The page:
Donald Trump is not a Feminist, and Neither am I (Here’s Why)

Earlier this week, President Donald J. Trump announced he was not a feminist, according to the British talk show host, Piers Morgan. Morgan tweeted an exchange he had with President Trump, where Trump reportedly told Morgan: “No, I wouldn’t say I’m a feminist. I mean, I think that would be, maybe, going too far. I’m for women, I’m for men, I’m for everyone” (@piersmorgan). And you know what? I am with President Trump on this one.

        Before everyone at this liberal institution jumps down my throat (as is what happens at most colleges and universities where diversity of opinion is no longer respected), let me explain why. Like Trump, I also wouldn’t say I’m a feminist. Why should I single out women? That goes too far and, frankly, is illogical considering only 50 percent of the population are women. Also like Trump, I’m for everyone—for men and women both. Feminism wants to equate men and women, not make them equal.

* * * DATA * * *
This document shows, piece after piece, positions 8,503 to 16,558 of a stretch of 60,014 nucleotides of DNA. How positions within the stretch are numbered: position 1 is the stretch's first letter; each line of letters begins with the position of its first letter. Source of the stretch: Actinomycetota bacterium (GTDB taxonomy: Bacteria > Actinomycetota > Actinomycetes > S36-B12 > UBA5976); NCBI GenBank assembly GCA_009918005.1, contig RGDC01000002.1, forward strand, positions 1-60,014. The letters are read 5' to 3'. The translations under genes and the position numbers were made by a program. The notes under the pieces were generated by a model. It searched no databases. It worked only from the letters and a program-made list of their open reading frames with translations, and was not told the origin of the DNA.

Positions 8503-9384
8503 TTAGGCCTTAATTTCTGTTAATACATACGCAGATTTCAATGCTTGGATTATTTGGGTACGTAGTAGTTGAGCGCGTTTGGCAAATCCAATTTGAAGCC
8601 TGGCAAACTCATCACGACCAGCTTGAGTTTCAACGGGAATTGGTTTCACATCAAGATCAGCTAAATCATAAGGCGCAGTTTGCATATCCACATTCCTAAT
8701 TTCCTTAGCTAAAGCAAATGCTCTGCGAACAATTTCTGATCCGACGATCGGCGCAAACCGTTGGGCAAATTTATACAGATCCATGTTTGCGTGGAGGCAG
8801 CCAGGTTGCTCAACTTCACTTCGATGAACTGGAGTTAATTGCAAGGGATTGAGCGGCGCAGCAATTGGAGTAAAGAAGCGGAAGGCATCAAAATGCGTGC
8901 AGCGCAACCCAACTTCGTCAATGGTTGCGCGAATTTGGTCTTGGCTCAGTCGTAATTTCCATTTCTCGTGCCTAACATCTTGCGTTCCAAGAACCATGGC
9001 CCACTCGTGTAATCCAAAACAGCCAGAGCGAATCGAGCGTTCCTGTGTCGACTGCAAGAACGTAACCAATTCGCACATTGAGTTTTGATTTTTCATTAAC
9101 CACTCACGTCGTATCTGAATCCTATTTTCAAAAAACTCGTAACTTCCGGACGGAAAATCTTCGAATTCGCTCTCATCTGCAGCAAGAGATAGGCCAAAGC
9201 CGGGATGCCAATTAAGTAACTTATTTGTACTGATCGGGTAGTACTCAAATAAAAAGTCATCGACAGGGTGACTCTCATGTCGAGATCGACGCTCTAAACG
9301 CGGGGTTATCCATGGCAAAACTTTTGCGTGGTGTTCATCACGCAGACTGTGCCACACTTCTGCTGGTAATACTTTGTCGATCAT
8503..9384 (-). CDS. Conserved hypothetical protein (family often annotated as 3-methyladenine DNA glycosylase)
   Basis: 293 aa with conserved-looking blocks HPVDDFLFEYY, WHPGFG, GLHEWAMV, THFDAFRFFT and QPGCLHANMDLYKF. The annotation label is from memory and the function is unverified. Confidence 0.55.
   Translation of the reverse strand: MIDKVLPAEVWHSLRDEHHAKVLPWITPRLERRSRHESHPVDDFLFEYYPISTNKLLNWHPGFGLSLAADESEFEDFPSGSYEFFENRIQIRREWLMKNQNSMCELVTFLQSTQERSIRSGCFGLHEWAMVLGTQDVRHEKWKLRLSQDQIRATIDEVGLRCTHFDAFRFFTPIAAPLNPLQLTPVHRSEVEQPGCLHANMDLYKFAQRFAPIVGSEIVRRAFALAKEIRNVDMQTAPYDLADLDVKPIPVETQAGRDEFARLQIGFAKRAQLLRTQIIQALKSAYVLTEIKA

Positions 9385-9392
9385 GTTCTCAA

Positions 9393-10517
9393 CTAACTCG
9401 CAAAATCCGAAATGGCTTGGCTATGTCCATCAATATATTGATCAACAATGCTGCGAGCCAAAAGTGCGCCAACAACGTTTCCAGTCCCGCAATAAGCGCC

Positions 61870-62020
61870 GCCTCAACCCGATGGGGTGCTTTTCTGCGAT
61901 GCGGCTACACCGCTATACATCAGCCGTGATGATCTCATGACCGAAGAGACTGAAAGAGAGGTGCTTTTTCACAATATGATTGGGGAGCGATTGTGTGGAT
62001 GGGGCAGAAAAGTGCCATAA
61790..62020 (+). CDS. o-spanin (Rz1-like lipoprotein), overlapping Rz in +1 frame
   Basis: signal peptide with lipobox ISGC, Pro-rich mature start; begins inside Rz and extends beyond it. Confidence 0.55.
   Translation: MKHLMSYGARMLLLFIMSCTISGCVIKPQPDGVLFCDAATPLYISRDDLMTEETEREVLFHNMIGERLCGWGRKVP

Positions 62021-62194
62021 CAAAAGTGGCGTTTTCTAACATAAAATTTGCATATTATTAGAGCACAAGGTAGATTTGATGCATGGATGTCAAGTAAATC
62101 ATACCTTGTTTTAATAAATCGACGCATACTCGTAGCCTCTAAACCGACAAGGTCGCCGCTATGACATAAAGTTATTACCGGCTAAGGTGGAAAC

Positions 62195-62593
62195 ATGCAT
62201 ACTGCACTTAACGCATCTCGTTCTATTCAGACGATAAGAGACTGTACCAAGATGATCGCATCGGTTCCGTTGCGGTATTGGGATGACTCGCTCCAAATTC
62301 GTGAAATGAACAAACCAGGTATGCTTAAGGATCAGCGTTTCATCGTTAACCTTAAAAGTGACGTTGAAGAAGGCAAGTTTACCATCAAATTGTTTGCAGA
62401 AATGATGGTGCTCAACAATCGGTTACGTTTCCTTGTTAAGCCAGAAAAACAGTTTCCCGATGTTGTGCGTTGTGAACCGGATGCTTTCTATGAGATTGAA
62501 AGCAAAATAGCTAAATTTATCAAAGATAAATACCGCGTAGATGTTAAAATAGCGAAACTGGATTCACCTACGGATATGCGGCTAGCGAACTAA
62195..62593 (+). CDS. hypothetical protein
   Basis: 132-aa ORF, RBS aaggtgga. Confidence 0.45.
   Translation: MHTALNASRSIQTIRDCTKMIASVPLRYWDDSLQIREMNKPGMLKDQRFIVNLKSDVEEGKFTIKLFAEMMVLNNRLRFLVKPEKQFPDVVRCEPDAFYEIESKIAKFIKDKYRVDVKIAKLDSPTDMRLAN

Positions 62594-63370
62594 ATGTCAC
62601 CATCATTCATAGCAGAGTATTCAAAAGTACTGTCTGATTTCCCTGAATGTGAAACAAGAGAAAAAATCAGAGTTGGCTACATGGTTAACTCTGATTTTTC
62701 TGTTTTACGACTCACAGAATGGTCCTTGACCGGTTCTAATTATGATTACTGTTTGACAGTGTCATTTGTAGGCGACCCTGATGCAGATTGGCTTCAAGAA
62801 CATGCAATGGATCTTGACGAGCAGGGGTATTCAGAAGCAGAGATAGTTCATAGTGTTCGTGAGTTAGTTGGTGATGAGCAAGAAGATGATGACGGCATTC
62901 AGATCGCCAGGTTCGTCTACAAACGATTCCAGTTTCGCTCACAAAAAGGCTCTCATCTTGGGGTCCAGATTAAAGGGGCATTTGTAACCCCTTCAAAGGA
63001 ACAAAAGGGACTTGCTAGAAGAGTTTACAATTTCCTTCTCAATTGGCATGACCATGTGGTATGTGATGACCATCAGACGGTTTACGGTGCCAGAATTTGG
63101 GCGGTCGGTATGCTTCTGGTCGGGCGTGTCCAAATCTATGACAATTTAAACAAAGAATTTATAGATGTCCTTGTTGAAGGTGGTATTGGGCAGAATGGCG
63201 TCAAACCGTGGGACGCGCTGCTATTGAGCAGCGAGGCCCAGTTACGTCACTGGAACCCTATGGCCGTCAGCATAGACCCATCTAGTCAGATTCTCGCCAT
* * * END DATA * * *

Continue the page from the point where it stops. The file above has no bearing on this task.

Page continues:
Besides, it would be a loss not to reference the biological, natural, and innate differences between the sexes. There’s a reason why there are fewer women in our workplaces and in the government. It’s because many women prefer to stay home and raise a family. Why do more women want to do this than men? Ask biology. Because men and women are hardwired differently, more men work outside the home to provide for their families (as men have done for centuries), and more women stay home to nurture and care for their families. This is not the result of “women being excluded from places of business” or the so-called “boys club,” which feminists are trying to undo. This is the result of millenniums of human development. We should encourage women to follow their biological impulse and raise their children, and honor all women as mothers, teachers, and protectors.